Properties of Small Molecules

Instructor: Amanda Robb
This lesson will help you understand the chemical properties of small molecules. We'll go over the typical state of matter of small molecules, as well as the intermolecular forces present and the reason for a lack of electric charge.

What Are Small Molecules?

Bigger is always better, right? Well, not when it comes to molecules. Many important molecules for living things are actually quite small. Small molecules are low molecular weight molecules that are only a few atoms large. Take water for example. Only three atoms make up this molecule, yet it is essential for life. Water is even one of the characteristics scientists look for when searching for the possibility of life on other planets!

But, the importance of small molecules doesn't stop there. Oxygen gas is a diatomic molecule that is crucial for our cells to make energy. Without oxygen, our cells can't do cellular respiration to make energy, and we would die. Additional small molecules include ammonia, methane, monosaccharides, lipids and more.

The properties of these small molecules provide them with unique characteristics that make them so important to living things. Today, we're going to look at some of those properties in detail.

Intermolecular Forces

Small molecules have incredibly strong intramolecular forces. These are the covalent bonds that hold them together. These bonds are very strong and do not easily break. They are not the bonds that break when a molecule changes state. The forces involved in state changes are called intermolecular forces and include any forces involved in interactions between molecules. The intermolecular forces of small molecules include dipole-dipole interactions, London dispersion forces, and hydrogen bonds.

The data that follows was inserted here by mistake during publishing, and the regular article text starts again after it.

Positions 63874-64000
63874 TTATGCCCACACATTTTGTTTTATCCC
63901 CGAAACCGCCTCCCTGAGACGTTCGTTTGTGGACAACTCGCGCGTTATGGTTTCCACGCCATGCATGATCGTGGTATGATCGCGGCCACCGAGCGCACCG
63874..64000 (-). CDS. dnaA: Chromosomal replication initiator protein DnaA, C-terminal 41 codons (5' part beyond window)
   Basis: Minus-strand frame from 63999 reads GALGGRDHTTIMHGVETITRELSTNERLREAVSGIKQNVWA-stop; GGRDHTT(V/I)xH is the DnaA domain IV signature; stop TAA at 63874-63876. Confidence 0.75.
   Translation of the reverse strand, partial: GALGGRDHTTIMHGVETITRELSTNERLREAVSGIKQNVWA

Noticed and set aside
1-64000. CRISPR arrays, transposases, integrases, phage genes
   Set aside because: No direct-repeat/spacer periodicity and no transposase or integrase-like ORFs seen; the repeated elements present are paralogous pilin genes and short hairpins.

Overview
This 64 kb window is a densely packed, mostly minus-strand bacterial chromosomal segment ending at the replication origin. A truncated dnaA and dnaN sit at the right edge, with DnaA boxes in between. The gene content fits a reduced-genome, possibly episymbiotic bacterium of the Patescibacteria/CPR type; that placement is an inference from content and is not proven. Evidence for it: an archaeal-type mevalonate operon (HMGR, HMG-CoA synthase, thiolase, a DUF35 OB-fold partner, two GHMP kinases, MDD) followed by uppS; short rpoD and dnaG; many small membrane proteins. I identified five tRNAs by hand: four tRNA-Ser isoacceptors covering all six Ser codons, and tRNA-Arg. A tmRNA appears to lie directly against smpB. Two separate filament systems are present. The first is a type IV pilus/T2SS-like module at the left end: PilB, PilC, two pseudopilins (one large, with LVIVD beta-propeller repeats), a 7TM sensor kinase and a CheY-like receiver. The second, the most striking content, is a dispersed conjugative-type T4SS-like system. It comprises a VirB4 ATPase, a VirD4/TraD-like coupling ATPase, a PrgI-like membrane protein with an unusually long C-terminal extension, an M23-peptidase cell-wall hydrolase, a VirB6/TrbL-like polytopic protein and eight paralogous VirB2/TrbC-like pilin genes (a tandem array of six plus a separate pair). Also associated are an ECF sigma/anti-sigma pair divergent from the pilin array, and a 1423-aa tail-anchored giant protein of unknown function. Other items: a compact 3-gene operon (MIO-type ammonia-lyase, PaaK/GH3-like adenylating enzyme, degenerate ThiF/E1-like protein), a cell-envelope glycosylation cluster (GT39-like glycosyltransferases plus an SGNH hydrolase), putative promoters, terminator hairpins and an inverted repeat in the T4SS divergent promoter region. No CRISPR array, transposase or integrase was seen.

Dipole-dipole interactions occur between polar molecules. Polar molecules are molecules that have a partial charge on their atoms due to an uneven distribution of electrons in the covalent bond. This happens when a very electronegative atom, such as oxygen or nitrogen, is bound to less electronegative atoms, such as hydrogen. The more electronegative atom pulls the electrons closer to it, giving it a partial negative charge. The other atoms get a partial positive charge. These partial charges can interact in an ionic way between different molecules.

London dispersion forces occur in non-polar molecules. Even though these molecules do not possess permanent dipoles like polar molecules do, there are still momentary fluctuations in the electron distribution. This creates temporary dipoles that can be used to generate intermolecular forces.

Hydrogen bonding is a special type of dipole-dipole interaction that involves a dipole moment on a hydrogen atom. Any time more electronegative atoms are bound to hydrogen, they create partial positive charges on the hydrogen atom. This can then be used to form weak intermolecular interactions called hydrogen bonds. Hydrogen bonds are very important for biological molecules such as DNA and protein.

Hydrogen bonds occur between water molecules
hydrogen bonding

States of Matter

Although these intermolecular bonds are important, they are relatively weak. The bonds are easily broken and reformed. This is why small molecules are often found in gaseous or liquid states of matter. To understand this, let's review the states of matter. Solids are states of matter with highly organized molecules with low levels of movement and tend to have strong intermolecular forces. As heat is applied these intermolecular interactions are broken and the molecules move more freely, forming liquids and gases.

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